Tinnermon said the city wants to remove that requirement on properties that have delinquent tax bills and fees greater than their appraised values. About half of the 1,500 properties are in that category, called “upside-down” in real estate parlance.

Tinnermon said such a law could expedite foreclosures by reducing the entire process to as little as four months from as much as 18 months. He said the city has been unable to locate owners for about 80 percent of the city’s tax-delinquent properties and that taxes have been unpaid on some properties for almost 20 years.

The city will also ask the Legislature to create a Houston “Land Bank,” such as one already authorized in Dallas, that would give it the first right to buy foreclosed properties by paying the lesser of either the delinquent tax bill or the appraised value.

The city then could pass along the savings in selling the property to developers who would build affordable housing.

This one seems pretty achievable. The goal is clear, precedent exists, and there’s no obvious and organized opposition. If the legislative hurdle is cleared and the money is there, this one should get done.

Tracking toxic air

Taking his strongest stance yet on the city’s air pollution problems, Mayor Bill White on Monday said the city would set up an air pollution monitoring network along the fences of some of the region’s industrial plants to track down companies contributing to risky levels of carcinogenic chemicals in city air.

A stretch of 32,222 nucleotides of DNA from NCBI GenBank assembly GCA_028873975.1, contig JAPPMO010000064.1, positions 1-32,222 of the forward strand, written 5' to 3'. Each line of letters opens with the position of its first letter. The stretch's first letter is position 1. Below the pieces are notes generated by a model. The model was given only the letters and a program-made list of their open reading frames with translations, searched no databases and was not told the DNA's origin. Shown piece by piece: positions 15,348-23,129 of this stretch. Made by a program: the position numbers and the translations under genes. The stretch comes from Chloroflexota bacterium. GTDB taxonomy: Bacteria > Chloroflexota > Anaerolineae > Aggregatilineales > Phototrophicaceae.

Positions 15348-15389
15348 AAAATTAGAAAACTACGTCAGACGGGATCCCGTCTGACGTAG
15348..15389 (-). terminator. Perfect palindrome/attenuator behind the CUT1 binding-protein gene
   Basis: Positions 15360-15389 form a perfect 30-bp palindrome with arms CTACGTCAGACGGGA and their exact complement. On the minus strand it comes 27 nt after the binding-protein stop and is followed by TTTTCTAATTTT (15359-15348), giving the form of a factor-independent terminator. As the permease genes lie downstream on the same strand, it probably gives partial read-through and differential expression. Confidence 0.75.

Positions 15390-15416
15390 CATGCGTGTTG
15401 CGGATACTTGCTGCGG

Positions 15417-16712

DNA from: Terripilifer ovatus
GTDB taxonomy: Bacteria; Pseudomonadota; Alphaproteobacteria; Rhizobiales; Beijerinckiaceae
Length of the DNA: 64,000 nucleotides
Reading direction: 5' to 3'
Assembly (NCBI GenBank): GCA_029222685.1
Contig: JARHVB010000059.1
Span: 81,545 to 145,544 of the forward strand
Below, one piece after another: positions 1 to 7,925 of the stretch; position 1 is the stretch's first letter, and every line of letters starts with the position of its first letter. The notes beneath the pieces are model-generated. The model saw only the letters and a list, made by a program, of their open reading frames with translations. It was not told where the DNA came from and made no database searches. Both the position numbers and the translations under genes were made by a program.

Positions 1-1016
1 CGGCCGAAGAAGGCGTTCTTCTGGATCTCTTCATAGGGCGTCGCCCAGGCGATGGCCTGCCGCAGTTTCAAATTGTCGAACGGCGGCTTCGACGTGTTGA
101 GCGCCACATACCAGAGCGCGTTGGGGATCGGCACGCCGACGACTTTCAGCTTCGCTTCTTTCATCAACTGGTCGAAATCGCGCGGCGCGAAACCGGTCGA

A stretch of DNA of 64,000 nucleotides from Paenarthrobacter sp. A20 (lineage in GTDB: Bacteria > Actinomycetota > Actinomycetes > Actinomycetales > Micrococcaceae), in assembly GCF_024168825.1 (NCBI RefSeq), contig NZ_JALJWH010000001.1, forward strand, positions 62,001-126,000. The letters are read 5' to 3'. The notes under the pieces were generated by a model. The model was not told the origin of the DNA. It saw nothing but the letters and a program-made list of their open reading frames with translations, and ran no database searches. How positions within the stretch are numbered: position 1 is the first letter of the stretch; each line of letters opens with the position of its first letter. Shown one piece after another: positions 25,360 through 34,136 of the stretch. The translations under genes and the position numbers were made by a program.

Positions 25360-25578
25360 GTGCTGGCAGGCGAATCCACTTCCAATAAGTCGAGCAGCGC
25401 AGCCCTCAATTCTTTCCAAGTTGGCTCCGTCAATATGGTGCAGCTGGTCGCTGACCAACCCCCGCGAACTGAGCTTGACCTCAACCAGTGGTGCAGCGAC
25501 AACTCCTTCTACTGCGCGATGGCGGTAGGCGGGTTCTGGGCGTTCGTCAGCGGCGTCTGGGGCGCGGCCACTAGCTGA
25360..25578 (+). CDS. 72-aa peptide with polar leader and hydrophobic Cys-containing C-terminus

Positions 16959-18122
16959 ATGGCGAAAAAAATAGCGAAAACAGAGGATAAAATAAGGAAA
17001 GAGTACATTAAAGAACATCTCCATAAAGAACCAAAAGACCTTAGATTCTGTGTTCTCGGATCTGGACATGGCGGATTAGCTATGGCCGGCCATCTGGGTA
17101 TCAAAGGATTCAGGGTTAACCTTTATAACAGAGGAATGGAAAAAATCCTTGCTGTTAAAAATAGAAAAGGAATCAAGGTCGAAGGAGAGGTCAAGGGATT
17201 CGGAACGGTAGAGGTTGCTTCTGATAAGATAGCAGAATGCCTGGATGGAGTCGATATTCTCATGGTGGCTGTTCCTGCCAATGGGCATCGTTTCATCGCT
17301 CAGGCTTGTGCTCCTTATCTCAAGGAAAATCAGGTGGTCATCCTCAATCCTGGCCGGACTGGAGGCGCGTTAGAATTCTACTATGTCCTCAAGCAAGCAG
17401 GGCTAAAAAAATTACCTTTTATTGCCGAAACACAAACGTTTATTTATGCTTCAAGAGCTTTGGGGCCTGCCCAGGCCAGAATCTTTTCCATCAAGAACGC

“We will begin to place air quality monitors outside the plant gates of those firms most likely identified as the source of these excess levels of air toxics,” White said in his second annual State of the City address.

“I don’t want to wait two or three years,” the mayor later said in a briefing. “I don’t care who does it, but if somebody doesn’t do it quick, we are going to do it.”

The new air quality initiative — one of two unveiled by the mayor for his second year in office — is aimed at addressing “needs we’ve swept under the rug for too long,” he said.

While White applauded business community efforts to cut smog, he said “we cannot ignore air toxics,” a group of 188 chemicals linked to cancer and other serious health effects.

Other goals of his clean air plan include: asking state and federal agencies’ to post their air toxics data on the Internet; assembling a task force of medical experts to analyze the risk from the pollution levels measured; and joining other local governments to bring legal action against companies whose plants are “cutting corners.”

This one will be tough. The goal is certainly laudable, but it’s less clear, and the polluters aren’t going to sit around quietly. Further, it’s not clear that any help will be forthcoming at either the state or national level. Still, this would be a huge feather in White’s cap if he can succeed. We’ll keep an eye on this one.

Other headlines relating to the address or items mentioned by Mayor White:

ChevronTexaco deeds golf course to the city

Texas Rangers to oversee crime lab review

LULAC denounces SafeClear

Council to weigh funding for Emeergency Center audit

Happy reading.

Is Carole just teasing us now?

Strayhorn hints against running for governor

Comptroller Carole Keeton Strayhorn indicated Monday she may be about to back away from challenging Gov. Rick Perry in next year’s Republican primary.